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#### issacnewton

##### Member

- Jan 30, 2012

- 61

I want to prove the following.

\[ \lim_{n\rightarrow \infty}\left((2n)^{1/n}\right) = 1 \]

where \( n \in \mathbb{N} \). Now since we have nth root of a positive number,

I used theorem on the existence of nth root to argue that \( (2n)^{1/n} > 0 \).

Next I tried to prove that \( (2n)^{1/n} > 1 \) as following. Assume that

\( (2n)^{1/n} \leqslant 1 \). If \( (2n)^{1/n} = 1 \) then \( 2n = 1\Rightarrow \; n = \frac{1}{2} \) , which is a contradiction since

\( n\in \mathbb{N} \). So if \( (2n)^{1/n} < 1 \) then \( 0< (2n)^{1/n} < 1 \).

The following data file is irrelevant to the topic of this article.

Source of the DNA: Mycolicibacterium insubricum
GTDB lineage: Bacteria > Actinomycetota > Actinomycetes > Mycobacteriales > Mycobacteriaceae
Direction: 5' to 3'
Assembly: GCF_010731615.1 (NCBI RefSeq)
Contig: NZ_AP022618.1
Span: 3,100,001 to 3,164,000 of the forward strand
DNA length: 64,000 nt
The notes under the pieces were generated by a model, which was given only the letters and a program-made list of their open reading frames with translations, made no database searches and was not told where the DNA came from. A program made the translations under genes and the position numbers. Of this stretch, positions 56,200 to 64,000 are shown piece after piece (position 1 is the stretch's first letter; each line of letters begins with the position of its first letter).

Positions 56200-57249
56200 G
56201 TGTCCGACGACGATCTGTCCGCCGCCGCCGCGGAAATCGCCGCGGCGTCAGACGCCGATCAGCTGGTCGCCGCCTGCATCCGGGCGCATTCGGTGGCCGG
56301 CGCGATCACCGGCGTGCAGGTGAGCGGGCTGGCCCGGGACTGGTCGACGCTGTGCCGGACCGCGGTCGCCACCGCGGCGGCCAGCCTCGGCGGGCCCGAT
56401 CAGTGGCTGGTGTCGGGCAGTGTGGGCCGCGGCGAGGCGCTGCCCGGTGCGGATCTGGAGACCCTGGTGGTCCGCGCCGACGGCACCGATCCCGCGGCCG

Then we have

\[ (2n)^{1/n} = \frac{1}{1+a} \]

for some \( a > 0 \). It follows that

\[ 2n = \frac{1}{(1+a)^n} \]

\[ \Rightarrow \; 2n = \frac{1}{1+na+\ldots} \]

Since \( a>0 \), we have \( (1+na + \ldots ) > 1 \). So

\[ \frac{1}{1+na+\ldots} < 1 \]

\[ \Rightarrow \; 2n < 1 \]

which means \( n < \frac{1}{2} \). Since \( n\in \mathbb{N} \), this

leads to contradiction. So I proved that \( (2n)^{1/n} > 1 \). If this is so,

then it can be written as

\[ (2n)^{1/n} = 1 + k \]

for some \( k > 0 \).

\[ \Rightarrow \; 2n = (1+k)^n \]

Till this far I have come. I am thinking of either using Binomial theorem or

Bernoulli's inequality. Any guidance will be helpful.

Thanks